The Bulletproof Coffin Disinterred #4 – the cut up issue
David Hine and Shaky Kane‘s ‘The Bulletproof Coffin – Disinterred’ series has been sending ripples through the comics industry recently not least for the format of the latest issue. Taking the form of a Beats-style cut up as the method with which the issue was assembled, it reads in a random array of images in no particular order in the same way that Gysin and Burroughs rearranged cut up texts to create an alternate version of their work. Fairly radical in as far as comics go at present but what really set the cat among the pigeons were images online of Shaky cutting up an original issue of Fantastic Four #2 from his own collection.
I asked David about his intentions with the issue and if – had I bought 2 copies and cut them up – I would be able to discern a linear narrative from it if I’d attempted to rearrange it into a logical order?
“There is no preconceived or ‘correct’ way to view the panels. There are a few that do follow a pattern. There are four images of Hairy Men that revisit the scene in 2001 A Space Odyssey where prehistoric man discovers the first tool/weapon. Some of the images refer back to past issues of the Coffin, some to future issues and a few to a planned ‘biography’ of George Adamski. We’ve also reworked a few panels from my adaptation of Lovecraft‘s ‘The Colour out of Space’ originally illustrated by Mark Stafford. You may also spot other quotes from Lovecraft, Kafka, William Burroughs, Aldous Huxley‘s ‘The Doors of Perception’ and lots of other sources.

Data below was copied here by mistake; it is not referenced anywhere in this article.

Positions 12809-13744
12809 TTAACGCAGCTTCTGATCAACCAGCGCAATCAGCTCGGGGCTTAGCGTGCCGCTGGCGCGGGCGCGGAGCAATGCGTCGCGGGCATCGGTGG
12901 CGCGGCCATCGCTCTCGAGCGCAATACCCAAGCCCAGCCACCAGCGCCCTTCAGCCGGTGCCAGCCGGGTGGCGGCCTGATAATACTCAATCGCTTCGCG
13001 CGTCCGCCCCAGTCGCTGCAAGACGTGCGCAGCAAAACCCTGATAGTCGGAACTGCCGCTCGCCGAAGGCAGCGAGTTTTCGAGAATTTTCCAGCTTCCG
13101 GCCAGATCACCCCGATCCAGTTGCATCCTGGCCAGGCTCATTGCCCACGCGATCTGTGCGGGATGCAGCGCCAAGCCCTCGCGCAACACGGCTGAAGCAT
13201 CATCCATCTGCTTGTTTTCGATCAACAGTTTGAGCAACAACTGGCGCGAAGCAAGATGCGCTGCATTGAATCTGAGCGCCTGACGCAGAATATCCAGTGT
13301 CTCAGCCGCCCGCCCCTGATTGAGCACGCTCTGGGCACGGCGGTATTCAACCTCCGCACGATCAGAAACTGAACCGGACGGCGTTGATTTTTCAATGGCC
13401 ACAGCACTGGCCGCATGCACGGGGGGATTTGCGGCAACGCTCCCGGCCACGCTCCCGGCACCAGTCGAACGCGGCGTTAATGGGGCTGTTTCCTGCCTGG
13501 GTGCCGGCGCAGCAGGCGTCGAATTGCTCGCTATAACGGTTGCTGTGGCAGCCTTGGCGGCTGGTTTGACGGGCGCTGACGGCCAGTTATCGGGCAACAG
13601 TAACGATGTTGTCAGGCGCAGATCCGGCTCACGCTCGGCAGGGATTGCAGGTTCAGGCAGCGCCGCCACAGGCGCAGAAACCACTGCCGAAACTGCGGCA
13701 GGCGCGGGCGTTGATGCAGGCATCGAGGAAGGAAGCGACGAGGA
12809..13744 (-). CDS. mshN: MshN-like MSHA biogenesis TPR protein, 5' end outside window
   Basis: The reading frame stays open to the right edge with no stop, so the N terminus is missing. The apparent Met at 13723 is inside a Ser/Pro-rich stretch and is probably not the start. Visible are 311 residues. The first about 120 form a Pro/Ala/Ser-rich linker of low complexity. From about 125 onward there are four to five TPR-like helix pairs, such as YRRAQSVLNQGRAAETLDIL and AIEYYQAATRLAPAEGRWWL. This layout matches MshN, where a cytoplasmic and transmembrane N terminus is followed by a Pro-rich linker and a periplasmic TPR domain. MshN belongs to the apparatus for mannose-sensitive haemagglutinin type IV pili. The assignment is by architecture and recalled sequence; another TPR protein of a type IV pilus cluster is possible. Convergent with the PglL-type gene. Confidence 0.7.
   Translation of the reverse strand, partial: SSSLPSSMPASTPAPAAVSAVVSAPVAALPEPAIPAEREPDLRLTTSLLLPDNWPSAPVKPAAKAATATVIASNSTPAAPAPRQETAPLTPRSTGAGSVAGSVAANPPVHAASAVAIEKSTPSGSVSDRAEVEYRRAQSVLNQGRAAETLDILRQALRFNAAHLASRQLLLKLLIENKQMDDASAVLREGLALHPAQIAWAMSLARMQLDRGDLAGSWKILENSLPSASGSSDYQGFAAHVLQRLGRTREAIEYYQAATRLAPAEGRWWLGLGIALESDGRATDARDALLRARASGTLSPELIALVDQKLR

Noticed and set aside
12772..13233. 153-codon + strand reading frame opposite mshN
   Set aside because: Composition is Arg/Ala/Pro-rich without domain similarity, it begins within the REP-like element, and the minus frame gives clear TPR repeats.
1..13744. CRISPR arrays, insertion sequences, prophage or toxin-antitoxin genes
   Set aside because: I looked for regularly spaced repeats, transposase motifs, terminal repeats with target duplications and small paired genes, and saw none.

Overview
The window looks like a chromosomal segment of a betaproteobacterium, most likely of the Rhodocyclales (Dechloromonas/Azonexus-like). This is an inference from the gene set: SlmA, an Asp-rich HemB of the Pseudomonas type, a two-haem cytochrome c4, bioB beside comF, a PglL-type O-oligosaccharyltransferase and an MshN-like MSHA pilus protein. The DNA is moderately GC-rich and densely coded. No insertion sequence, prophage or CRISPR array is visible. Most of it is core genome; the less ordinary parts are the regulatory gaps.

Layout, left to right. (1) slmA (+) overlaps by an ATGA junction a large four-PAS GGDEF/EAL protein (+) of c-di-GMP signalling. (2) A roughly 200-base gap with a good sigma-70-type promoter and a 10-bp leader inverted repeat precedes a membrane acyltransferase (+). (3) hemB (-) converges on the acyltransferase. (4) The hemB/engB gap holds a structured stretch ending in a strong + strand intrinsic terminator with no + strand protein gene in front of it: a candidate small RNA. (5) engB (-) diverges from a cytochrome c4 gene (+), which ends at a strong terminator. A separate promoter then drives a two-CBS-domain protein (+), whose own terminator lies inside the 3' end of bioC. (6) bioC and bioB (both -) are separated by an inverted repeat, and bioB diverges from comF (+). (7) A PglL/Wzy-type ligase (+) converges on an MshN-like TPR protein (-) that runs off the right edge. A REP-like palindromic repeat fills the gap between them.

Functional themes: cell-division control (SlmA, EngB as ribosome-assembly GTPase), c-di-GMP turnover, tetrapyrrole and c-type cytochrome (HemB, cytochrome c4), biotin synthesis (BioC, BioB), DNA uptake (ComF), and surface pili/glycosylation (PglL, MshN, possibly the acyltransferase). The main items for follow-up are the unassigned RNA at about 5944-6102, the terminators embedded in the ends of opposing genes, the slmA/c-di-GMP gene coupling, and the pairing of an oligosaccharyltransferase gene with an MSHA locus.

The idea is to create an open-ended merging of words and images that set off whole new narratives and are open to infinite interpretations. I’ve found new meanings in the random sequence we ended up with here. The way the last page links four deaths – Kennedy‘s assassination, the death of the fictional Hine, the murder of one of Steve Newman‘s twin ‘sons’ and the murder of one of the scientists from The Colour Out of Space. Purely coincidental.
What I really want is an app that will allow random reading of the digital version of the comic. Ideally one that will allow for alternative captions too – something I played with in the last four pages, where I took four of the panels and created an alternative narrative thread between them.”
Also notable are the text pieces ‘Non-stop Ecstatic Dancing / Stop Dancing’ at the end of the comic: a regular and then cut up version, demonstrating the process again for those who may be wondering what the hell they just read. I think there’s definitely room for a deluxe cut up version of the whole book with each panel printed separately on card to be arranged as you see fit.
Shaky had this to say: “Thanx Kev, note how I spelt thanx with a ‘X’! See- I’m there Kev, I’m there!”